Wednesday, March 3, 2010


Yes this is another post about the school districts and deficit, but education is something I feel very passionate about. It is an area where I feel I and many people can make a difference.

For Utah residents, if you haven't heard, there is a bill (HB295) which would allow for district's capital funds which were previously reserved only for building and maintenance, to be diverted to pay off deficits for two years if districts so choose. According to Barry Newbold, the district would need $12.5 million in order to avoid class size increases and teacher layoffs. HB295 could contribute $5 to $10 million dollars towards this amount depending on how much the board decides to use. This would eliminate the need for larger class sizes and therefore teacher layoffs this year. If an economic turnaround is in the works, it could possibly eliminate the need for property tax increase. If Jordan is not your district and you live in Utah, this also gives your district the opportunity to divert funds to their individual deficits as well.

In any case it would allow the board two years to gather information for a better long term budget solution.

This seems like a no-brainer, but I really don't know what the downsides would be. Does anyone else know if this is a hidden gotcha?

If you read this and feel that it would be a good solution please *look up and contact your representative.

*I know people have asked me to do this in the past for various reasons and I never did it out of laziness or feigned incompetence, but it's actually very simple. The link is a map, you select your city and presto! The name and info pop up like a rabbit out of a hat! After I emailed my rep, Carl Wimmer, he responded in an hour. I also learned he's an avid facebooker and answers all questions posted on his wall daily. Oh the convenience of modern technology.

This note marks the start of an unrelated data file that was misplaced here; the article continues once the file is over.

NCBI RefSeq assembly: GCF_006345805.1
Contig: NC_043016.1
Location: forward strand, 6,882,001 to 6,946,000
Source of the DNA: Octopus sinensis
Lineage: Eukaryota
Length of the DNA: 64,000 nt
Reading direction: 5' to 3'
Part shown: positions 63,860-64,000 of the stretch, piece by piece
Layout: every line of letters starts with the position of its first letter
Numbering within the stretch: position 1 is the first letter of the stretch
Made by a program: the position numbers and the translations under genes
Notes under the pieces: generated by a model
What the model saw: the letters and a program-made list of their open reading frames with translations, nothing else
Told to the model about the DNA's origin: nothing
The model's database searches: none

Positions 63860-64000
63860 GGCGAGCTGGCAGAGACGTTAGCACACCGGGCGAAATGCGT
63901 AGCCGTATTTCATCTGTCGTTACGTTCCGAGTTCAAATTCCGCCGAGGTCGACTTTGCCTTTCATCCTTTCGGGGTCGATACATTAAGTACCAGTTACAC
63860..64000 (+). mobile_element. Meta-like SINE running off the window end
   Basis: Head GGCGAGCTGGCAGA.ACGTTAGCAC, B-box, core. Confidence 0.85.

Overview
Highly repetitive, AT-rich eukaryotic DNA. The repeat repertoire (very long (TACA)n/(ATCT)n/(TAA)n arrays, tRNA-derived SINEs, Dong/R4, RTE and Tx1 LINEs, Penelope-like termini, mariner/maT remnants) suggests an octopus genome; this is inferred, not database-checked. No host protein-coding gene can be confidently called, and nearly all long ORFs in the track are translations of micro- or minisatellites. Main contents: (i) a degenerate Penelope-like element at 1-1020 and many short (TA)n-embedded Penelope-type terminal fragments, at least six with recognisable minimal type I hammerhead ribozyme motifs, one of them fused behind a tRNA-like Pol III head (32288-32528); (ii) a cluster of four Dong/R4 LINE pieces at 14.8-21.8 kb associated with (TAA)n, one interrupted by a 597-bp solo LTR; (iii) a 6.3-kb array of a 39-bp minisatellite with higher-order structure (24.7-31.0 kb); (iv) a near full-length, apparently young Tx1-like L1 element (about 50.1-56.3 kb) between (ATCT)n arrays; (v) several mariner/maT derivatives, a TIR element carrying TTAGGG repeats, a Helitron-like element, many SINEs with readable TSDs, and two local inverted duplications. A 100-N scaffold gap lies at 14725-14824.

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Jethro said...

Melinda, I love reading your thoughts on this. The biggest problem with HB295 is that administrators could take money away from other programs that need the money, too. Textbooks, technology, special ed aides, and other areas could lose money they need to stay afloat. So it doesn't seem like a big deal compared to class size increases, but it can still affect the quality of education. For example, at Midvale, most of the teachers were using 5-10 year old desktops, with antiquated operating systems and programs. No clickers, no projectors, no audio enhancement. I do like the idea of principals and school districts having more autonomy with their money, though.

holtkamp said...

yes thank you for your insights mel.i do hope this passes and in someway can help jordan district even if it's not the ultimate solution. i didn't know wimmer was your rep...ha, ha! :)

Wiwi Kalawi said...

Oh man...Melinda, did you know your representative, Carl Wimmer scares me? He's the head of the Patrick Henry Caucus, that is causing a lot of the problems facing education. That's the same group that wants to blow $3 million from the education trust fund to fight the Feds. over coal mining in southern Utah.